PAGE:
IMR Press / FBL / Volume 7 / Issue 4 / DOI: 10.2741/benvenut

Frontiers in Bioscience-Landmark (FBL) is published by IMR Press from Volume 26 Issue 5 (2021). Previous articles were published by another publisher on a subscription basis, and they are hosted by IMR Press on as a courtesy and upon agreement with Frontiers in Bioscience.

Anti-idiotypic DNA vaccines for B-cell lymphoma therapy
Show Less
1 International Centre for Genetic Engineering and Biotechnology, Padriciano 99, 34012-Trieste, Italy
Front. Biosci. (Landmark Ed) 2002, 7(4), 228–234;
Published: 1 January 2002

The idiotypic determinants expressed by immunoglobulin at the surface of malignant B-cells provide specific targets for vaccination strategies. However, as self-antigens they are poorly immunogenic and vaccines must include carriers to improve immune responses. Chemical cross-linking of purified idiotypic protein is so far the only method which has been employed in clinical trials while a number of second-generation vaccines have been developed in mouse models. These strategies are based on the use of recombinant DNA technology to create fusion proteins that contain the idiotype genetically linked to molecules that act as immunological adjuvants. Fusion proteins can be made available to the immune system by direct delivery of naked DNA with great advantages in terms of time and costs. The most relevant approaches are listed and discussed with particular emphasis to the mechanism by which different molecules exert their adjuvant effect. The role of cellular versus antibody mediated suppression of tumor growth following Id vaccination is examined by comparing the most recent data on the mechanism of tumor protection. In addition, an analysis of the specificity of anti-idiotypic antibodies induced by scFv-DNA vaccination as compared to protein immunization is provided.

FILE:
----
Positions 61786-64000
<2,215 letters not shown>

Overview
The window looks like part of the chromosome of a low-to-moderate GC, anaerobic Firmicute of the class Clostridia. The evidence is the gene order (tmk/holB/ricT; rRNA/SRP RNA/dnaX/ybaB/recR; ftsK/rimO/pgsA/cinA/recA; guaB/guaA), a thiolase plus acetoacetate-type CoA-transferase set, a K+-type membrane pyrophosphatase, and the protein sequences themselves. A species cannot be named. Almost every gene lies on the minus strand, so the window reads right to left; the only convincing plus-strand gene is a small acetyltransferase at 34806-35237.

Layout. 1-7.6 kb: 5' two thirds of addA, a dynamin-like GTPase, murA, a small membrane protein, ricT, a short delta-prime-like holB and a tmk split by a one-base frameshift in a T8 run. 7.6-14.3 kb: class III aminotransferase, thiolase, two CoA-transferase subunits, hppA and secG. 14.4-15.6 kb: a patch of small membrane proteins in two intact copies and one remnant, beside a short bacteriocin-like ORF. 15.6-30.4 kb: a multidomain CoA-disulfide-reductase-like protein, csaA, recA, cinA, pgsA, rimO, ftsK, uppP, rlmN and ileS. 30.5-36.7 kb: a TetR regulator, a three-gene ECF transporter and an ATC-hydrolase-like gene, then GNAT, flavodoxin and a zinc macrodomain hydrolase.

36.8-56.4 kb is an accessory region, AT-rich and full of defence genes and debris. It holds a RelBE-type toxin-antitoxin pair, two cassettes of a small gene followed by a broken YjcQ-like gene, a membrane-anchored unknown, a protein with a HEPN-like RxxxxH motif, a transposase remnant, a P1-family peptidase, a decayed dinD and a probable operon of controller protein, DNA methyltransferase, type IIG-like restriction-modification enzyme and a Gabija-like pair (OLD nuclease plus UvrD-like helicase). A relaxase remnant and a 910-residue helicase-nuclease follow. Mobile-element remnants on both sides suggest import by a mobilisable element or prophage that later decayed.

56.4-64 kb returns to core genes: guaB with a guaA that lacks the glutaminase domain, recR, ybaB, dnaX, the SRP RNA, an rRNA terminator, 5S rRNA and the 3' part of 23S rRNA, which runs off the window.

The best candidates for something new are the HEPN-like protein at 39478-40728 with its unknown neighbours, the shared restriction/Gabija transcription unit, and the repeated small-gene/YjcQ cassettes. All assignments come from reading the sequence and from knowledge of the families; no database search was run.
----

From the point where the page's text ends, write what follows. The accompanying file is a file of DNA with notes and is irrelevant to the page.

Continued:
Genetic Vaccine
Back to top